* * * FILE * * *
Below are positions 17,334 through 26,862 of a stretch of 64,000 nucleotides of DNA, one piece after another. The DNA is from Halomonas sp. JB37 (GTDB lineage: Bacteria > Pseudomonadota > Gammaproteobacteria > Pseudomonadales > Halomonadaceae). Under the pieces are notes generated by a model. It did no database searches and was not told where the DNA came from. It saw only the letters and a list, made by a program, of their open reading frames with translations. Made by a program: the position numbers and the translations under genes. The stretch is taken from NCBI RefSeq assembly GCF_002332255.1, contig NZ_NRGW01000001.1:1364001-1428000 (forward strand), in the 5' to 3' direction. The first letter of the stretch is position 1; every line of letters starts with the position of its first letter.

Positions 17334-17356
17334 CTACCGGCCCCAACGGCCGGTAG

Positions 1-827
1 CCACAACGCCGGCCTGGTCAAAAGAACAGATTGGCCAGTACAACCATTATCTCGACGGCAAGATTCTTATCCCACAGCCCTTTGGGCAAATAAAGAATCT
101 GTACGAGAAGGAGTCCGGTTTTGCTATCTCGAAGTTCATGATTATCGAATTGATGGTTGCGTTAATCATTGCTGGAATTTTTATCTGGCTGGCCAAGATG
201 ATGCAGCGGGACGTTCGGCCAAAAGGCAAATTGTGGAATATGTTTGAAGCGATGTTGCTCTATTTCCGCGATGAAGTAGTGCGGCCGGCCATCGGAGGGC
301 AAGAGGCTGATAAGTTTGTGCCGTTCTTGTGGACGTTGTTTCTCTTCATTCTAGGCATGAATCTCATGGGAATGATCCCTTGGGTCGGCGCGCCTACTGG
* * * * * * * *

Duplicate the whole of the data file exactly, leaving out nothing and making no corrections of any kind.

Below are positions 17,334 through 26,862 of a stretch of 64,000 nucleotides of DNA, one piece after another. The DNA is from Halomonas sp. JB37 (GTDB lineage: Bacteria > Pseudomonadota > Gammaproteobacteria > Pseudomonadales > Halomonadaceae). Under the pieces are notes generated by a model. It did no database searches and was not told where the DNA came from. It saw only the letters and a list, made by a program, of their open reading frames with translations. Made by a program: the position numbers and the translations under genes. The stretch is taken from NCBI RefSeq assembly GCF_002332255.1, contig NZ_NRGW01000001.1:1364001-1428000 (forward strand), in the 5' to 3' direction. The first letter of the stretch is position 1; every line of letters starts with the position of its first letter.

Positions 17334-17356
17334 CTACCGGCCCCAACGGCCGGTAG

Positions 1-827
1 CCACAACGCCGGCCTGGTCAAAAGAACAGATTGGCCAGTACAACCATTATCTCGACGGCAAGATTCTTATCCCACAGCCCTTTGGGCAAATAAAGAATCT
101 GTACGAGAAGGAGTCCGGTTTTGCTATCTCGAAGTTCATGATTATCGAATTGATGGTTGCGTTAATCATTGCTGGAATTTTTATCTGGCTGGCCAAGATG
201 ATGCAGCGGGACGTTCGGCCAAAAGGCAAATTGTGGAATATGTTTGAAGCGATGTTGCTCTATTTCCGCGATGAAGTAGTGCGGCCGGCCATCGGAGGGC
301 AAGAGGCTGATAAGTTTGTGCCGTTCTTGTGGACGTTGTTTCTCTTCATTCTAGGCATGAATCTCATGGGAATGATCCCTTGGGTCGGCGCGCCTACTGG